Additional References


[i] McAnulty LS et al. “Six weeks daily ingestion of whole blueberry powder increases natural killer cell counts and reduces arterial stiffness in sedentary males and females.” Nutr Res. 2014 Jul;34(7):577-84. doi: 10.1016/j.nutres.2014.07.002.

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Planet Earth

More than 5,000 birds die suddenly from a mysterious death

Wildlife experts are trying to understand the cause of the massive deaths of birds on the shores of Sambar Lake – India’s largest salt lake. 

Sambar Lake is located 80 km southwest of Jaipur (Jaipur). It covers an area of ​​190 to 230 square kilometers, depending on the season.Many migratory birds, marsh birds, gather at the lake shores at certain times of the year (Wader), flamingos, storks, ducks and dozens of different species. But, about two weeks ago, locals often began to see carcasses of birds.

To date, more than 2,000 dead birds have been found on the coastal stretch, about 12 km wide, and more than 5,000 on unofficial ones. According to locals, the former lively shores of the lake have now become a bird cemetery, among which there are rare species.

According to one resident, there are so many bird carcasses in some places that they look like a large pile of manure from afar!

The cause of the death of the birds has not yet been clarified. They were not killed with a firearm or other weapon. No wounds or signs of disease were found on their bodies. Large piles of dead birds in one place indicate that they died suddenly, exactly at the same place they were in groups overnight.

Local ornithologist Abhinav Vaishnav tells reporters:

“We have never seen anything like this here. About 5,000 birds have died here from a mysterious death …! “

Environmentalists and animal rights activists have voiced several versions of the mass deaths of birds – from a severe hailstorm to pesticides used in nearby agricultural fields. There is also a version for mass infection.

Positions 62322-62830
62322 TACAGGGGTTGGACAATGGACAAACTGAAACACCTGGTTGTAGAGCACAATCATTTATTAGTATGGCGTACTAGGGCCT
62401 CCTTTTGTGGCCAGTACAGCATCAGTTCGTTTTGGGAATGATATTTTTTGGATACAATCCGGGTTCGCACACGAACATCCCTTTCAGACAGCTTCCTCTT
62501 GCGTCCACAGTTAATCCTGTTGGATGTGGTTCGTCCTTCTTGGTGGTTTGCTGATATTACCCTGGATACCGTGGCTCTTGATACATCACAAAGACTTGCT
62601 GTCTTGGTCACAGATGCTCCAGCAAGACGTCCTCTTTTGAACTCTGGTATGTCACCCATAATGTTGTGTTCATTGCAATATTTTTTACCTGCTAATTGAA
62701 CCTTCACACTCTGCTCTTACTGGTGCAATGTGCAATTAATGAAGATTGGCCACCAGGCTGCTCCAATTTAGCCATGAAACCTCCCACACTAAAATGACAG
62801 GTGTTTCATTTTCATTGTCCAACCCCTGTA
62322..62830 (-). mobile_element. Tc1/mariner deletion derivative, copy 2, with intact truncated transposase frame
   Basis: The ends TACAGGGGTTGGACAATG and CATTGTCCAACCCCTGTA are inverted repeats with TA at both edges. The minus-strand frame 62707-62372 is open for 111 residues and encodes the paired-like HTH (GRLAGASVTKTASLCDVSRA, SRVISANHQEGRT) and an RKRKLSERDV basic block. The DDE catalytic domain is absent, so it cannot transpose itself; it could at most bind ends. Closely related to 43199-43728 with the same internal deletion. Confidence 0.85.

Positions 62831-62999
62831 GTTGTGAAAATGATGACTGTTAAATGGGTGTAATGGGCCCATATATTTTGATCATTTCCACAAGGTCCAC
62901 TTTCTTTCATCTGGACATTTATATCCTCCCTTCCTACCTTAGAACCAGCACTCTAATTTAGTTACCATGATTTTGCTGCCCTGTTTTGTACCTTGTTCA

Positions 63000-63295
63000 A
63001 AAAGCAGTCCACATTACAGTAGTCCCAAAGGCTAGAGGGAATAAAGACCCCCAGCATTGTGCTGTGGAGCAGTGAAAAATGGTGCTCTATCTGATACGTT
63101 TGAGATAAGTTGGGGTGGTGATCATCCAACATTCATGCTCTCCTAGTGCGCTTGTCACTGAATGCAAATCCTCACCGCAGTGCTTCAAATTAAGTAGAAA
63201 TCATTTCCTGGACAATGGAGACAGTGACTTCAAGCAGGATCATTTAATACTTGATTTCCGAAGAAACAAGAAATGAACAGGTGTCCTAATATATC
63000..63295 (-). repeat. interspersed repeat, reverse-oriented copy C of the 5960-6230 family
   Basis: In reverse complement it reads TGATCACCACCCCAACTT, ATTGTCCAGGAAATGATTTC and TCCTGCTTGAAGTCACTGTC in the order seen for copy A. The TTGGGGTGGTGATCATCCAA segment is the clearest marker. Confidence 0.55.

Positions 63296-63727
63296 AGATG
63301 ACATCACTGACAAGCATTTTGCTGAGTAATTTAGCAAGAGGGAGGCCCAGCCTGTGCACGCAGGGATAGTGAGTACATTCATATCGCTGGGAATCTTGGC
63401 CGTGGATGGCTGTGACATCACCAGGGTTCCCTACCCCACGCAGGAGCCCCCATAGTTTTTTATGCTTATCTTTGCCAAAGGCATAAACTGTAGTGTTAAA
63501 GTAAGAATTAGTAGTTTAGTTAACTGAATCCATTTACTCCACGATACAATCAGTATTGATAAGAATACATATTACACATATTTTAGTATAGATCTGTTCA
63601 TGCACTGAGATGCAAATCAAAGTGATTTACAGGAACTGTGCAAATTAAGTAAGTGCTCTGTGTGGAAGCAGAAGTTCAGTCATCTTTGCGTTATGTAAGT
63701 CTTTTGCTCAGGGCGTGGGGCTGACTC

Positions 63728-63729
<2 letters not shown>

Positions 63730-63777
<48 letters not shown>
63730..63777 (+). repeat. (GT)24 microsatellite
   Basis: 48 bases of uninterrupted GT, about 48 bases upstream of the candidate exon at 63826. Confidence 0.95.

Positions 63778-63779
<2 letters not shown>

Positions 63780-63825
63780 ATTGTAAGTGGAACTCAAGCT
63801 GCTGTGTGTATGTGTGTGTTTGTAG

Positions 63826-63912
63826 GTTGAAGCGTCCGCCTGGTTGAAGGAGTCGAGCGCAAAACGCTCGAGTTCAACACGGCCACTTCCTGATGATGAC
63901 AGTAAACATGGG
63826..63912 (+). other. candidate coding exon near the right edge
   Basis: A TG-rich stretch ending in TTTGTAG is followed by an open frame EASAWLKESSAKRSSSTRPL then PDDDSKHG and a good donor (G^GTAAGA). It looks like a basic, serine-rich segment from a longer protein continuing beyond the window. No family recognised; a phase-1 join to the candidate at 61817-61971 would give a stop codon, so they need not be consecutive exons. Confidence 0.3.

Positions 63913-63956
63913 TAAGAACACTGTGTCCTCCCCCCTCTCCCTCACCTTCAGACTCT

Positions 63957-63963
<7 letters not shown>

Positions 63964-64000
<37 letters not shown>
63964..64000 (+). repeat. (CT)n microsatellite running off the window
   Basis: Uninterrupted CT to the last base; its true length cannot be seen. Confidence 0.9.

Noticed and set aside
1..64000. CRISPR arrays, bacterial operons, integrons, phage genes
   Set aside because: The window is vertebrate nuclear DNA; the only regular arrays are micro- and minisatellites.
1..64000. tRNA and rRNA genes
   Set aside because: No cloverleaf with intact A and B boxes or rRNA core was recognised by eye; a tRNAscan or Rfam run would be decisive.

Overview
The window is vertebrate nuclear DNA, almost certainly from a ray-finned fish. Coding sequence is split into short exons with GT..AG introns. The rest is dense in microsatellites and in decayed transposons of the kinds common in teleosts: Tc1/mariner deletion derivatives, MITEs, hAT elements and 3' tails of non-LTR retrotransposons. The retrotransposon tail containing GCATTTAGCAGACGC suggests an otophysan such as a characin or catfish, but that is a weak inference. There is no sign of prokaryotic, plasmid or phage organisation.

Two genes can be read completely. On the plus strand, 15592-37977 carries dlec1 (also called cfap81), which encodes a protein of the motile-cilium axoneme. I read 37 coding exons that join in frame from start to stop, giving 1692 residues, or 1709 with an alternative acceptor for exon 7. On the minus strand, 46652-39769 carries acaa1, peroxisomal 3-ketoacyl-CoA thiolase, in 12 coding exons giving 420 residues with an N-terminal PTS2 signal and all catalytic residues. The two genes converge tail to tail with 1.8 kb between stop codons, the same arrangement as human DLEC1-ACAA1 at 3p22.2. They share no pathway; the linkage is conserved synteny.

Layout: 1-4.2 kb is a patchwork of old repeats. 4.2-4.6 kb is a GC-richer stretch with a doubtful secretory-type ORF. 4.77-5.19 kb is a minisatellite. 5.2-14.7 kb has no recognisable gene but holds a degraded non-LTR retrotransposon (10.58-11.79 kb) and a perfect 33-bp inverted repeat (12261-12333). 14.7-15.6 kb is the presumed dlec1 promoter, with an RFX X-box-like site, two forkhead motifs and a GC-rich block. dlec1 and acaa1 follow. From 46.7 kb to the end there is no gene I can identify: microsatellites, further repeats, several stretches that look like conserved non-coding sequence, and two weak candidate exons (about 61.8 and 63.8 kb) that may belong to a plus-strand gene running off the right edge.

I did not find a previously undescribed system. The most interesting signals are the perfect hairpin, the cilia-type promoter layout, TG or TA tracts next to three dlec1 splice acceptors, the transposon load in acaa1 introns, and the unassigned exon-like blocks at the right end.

But for the locals, all of these versions seem like a pitiful attempt to put what’s going wrong. For them, such bird death is a mysterious and abnormal phenomenon.

Ramesh Chandra Road says:

“I have not seen anything like this in my 40 years of service in the forestry department. At first, I also thought it might be due to hail, but here every year there are strong hail storms. I also don’t believe in the pesticide version. No trace of them was found in the water samples. “

Some of the dead bird carcasses were sent for analysis to a laboratory in Bopal.

The locals gather the rest of the carcasses in piles, then bury them in deep holes near the beach.

Expect to be informed if further information is available on what is happening.

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Planet Earth

Former Apollo Astronaut Pushes for International Commitment to Protect Earth from Killer Asteroids

There are few astronauts more respected and remembered than those who served on the Apollo missions – thirty-two military jet and test pilots who made or died training for the three-man Apollo missions that eventually sent humans to the Moon and back. When they have spoken – about space travel, the Moon, future missions, UFOs and other subjects – the world has listened. Rusty Schweickart, the Lunar Module pilot on Apollo 9, spoke recently about the need for an international commitment to protect Earth from killer asteroids. As usual, his comments are worth listening to.

“During the Apollo 9 mission we were dark-adapted for an experiment, looking at the spectacular night-time Earth, watching weather fronts, thunder storms and lightning, a really great sight out of the window. Then, who knows who said it first, but one of us said they saw a little flash down there and someone else says ‘yeah, I saw it too,’ but you wouldn’t have mentioned it if the first person hadn’t said it. And then we realized: that was a meteor, burning up below us. Wow, below us – which meant it came down through our altitude!”